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Julie Morgan MS, Deputy Minister for Social Services

First published:
23 June 2023
Last updated:

As we mark Learning Disability Week, I am updating Members about our  commitments to improve the lives of people with learning disabilities. 

In May 2022, I launched our Learning Disability Strategic Action Plan 2022-26 which outlines our strategic learning disability policy priorities. This was followed in October by the Learning Disability Delivery and Implementation Plan 2022-26, which set out the detailed activities underpinning the successful delivery of the strategic priorities and the achievement of positive outcomes for people with learning disabilities.

Together, the plans focus on helping people with learning disabilities to lead active and healthy lives as valued members of society. They contain our commitments to working with individuals, families, groups, and service providers to develop and implement accessible, sustainable and integrated services that fully meet the needs of people with learning disabilities.

It is clear the legacy of the pandemic remains a real concern for many individuals with a learning disability. It also continues to have an impact on organisations providing the services they rely on. On top of this, the cost-of-living crisis has caused significant challenges.

Nevertheless, I am pleased to report that the commitment of our policy makers, delivery partners and stakeholders has meant clear progress has been made in achieving our long-term goals.

On 13 June, the independent Learning Disability Ministerial Advisory Group (LDMAG) considered and agreed a report outlining progress over the first year.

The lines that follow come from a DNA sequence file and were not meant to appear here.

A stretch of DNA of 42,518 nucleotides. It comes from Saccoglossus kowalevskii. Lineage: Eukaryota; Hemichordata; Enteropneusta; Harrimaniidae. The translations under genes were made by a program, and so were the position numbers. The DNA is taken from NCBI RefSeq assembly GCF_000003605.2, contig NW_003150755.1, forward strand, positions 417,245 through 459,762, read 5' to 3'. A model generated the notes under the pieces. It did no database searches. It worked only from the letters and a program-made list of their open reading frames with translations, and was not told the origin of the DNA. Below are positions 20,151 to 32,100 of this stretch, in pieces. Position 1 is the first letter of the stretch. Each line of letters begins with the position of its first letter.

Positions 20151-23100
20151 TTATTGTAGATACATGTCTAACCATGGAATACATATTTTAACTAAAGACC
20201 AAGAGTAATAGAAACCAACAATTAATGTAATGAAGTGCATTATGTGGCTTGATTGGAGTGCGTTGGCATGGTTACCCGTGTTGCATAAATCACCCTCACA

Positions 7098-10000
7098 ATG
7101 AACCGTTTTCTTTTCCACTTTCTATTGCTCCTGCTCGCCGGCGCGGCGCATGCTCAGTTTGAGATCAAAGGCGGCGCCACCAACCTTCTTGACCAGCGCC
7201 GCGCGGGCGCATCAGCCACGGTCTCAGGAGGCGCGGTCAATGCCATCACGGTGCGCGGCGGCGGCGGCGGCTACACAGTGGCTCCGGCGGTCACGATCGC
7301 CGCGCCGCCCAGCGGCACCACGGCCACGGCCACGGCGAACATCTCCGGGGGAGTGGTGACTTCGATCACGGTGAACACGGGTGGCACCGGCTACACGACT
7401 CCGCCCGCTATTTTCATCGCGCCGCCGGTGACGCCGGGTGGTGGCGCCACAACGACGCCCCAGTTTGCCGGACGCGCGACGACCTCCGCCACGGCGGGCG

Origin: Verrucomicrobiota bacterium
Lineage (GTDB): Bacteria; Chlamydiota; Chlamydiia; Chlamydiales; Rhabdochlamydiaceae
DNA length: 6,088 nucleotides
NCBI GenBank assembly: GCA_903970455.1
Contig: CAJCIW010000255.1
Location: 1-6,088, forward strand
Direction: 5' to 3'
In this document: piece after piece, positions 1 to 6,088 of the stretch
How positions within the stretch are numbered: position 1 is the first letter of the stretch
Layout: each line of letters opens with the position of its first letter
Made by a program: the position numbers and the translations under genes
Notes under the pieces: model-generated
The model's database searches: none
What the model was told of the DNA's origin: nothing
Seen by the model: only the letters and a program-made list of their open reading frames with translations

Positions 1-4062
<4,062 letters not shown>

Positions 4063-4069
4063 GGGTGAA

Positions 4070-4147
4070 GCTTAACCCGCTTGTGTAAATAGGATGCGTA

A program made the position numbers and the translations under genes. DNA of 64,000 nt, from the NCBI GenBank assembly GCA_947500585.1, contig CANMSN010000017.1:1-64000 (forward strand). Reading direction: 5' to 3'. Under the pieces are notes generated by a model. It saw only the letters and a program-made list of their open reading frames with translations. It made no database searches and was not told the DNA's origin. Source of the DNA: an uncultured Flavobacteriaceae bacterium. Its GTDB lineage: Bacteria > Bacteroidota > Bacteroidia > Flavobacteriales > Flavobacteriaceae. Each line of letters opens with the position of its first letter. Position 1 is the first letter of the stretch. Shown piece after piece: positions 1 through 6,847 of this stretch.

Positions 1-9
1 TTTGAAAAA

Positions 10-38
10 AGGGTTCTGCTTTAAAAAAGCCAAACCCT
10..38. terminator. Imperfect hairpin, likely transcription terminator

It highlights the successful rollout and implementation of the foundation phase of the Paul Ridd learning disability awareness training – launched on 1 April 2022, more than 27,000 NHS staff have completed the training, which empowers them to recognise the challenges faced by people with learning disabilities accessing health services and ensures reasonable adjustments are made to support this population.

We are now developing more specialised enhanced and advanced training packages across health, social care and education.

I am also pleased to highlight the publication of Guidance for social workers on working with parents with learning disabilities which, together with associated guidance for parents, will help support social workers to better identify and support families where a parent has a learning disability.

There is still more work needed to ensure people with learning disabilities have their needs identified and the right support in place to help them reach their potential and lead fulfilling lives. 

I regularly meet with stakeholder groups, and they want us to continue to encourage a whole systems approach to supporting people with learning disabilities and to make sure we co-produce the design and delivery of services with them.

We will be organising more events across Wales this autumn to listen to stakeholder views. These will help to shape the future direction of policy and contribute to an updated strategic action plan, aligning with our commitment to focus on the issues that matter to people with learning disabilities.